UABB: Extraction Infrastructure Web
As cities become more aware of their energy footprints how will they seek sustainable solutions that benefit both urban and non-urban territories alike?
Increasing economic inequality, growing environmental contamination and shrinking populations demonstrate the inversely proportional effects of the energy economy on urban and rural territories in the United States. The city is a form of technology and its advance has changed the relationship between the metropolis and region. An extended landscape of extraction, connected with arterial pipelines across the nation, fuel urban centers along the coasts. While the American perception of energy is abstract, this representation extends the sight of the city beyond the limit of its urban boundary to see the full extents of its territory and influence.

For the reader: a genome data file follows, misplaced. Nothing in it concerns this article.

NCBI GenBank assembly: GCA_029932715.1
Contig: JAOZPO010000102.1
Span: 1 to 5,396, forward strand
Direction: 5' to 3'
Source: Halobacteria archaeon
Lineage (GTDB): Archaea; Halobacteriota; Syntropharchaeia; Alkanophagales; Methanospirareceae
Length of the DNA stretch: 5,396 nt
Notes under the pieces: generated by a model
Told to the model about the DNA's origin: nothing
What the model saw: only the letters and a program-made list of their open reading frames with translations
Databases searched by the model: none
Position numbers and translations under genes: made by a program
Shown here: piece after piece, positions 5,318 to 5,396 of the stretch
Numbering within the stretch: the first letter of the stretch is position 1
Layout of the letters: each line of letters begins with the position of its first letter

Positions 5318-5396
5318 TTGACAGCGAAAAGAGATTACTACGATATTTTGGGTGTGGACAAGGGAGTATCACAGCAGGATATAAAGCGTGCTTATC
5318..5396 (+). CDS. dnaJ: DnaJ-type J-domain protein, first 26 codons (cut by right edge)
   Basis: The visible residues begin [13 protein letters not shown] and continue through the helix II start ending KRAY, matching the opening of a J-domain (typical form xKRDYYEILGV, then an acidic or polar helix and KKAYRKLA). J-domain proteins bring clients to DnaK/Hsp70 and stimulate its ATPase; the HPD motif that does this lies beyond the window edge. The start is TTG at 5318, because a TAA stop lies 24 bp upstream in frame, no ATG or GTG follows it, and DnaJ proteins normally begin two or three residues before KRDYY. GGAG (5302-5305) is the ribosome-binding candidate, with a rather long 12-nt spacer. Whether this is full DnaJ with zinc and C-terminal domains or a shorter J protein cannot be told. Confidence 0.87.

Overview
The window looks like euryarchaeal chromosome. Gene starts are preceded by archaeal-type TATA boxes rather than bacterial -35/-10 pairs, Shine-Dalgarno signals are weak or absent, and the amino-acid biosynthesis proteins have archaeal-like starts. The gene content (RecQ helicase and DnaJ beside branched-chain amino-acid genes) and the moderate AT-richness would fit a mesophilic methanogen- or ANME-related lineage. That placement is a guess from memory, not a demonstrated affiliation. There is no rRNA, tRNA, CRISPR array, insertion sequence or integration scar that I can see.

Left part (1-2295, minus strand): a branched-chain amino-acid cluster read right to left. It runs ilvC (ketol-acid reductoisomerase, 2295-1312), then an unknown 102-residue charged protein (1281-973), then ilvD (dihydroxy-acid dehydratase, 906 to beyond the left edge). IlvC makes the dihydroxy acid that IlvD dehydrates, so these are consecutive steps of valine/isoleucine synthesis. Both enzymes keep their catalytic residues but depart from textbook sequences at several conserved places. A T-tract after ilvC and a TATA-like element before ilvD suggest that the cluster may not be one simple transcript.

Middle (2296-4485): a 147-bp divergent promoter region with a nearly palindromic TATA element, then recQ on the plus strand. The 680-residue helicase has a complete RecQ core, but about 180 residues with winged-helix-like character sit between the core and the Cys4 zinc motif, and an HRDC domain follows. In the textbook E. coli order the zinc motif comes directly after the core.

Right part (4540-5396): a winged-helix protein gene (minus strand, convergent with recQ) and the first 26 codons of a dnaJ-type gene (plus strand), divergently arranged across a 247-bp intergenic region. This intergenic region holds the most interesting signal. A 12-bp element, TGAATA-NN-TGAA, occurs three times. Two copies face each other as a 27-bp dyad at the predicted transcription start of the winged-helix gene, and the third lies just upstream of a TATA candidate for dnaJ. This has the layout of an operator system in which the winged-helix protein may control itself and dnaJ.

The visualization of the interlinked extraction infrastructure network brings an awareness of the extents and expanse of energy enterprises with its effects on the city and region. As cities become more aware of their energy footprints, the web of infrastructure that enables them, and their extended environmental impacts, how will they seek sustainable solutions that benefit both urban and non-urban territories alike?
Alexander Kobald (project lead)
Cait McCarthy (research assistant)
Jordan Young (research assistant)
Kashyap Valiveti (research assistant)